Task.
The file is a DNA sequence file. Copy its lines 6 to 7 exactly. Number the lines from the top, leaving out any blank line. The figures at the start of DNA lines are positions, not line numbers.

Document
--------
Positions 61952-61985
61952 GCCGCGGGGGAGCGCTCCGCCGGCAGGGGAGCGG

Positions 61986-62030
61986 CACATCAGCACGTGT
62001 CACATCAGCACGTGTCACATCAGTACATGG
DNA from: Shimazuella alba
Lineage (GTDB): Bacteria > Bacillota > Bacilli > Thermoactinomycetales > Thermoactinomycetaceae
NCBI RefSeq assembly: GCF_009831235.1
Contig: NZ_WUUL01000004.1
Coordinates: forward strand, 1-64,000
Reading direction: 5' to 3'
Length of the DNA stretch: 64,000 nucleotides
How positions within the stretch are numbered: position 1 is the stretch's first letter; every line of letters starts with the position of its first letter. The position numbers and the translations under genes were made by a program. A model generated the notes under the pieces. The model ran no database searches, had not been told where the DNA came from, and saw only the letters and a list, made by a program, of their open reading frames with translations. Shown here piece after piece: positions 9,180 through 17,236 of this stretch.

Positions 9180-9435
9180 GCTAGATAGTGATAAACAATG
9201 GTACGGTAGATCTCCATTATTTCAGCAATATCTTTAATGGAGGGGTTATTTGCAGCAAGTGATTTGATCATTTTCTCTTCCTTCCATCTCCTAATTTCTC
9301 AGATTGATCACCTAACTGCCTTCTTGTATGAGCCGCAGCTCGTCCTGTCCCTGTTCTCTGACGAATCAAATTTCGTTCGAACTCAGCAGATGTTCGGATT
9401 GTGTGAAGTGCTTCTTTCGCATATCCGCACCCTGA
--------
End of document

DNA from: Shimazuella alba
Lineage (GTDB): Bacteria > Bacillota > Bacilli > Thermoactinomycetales > Thermoactinomycetaceae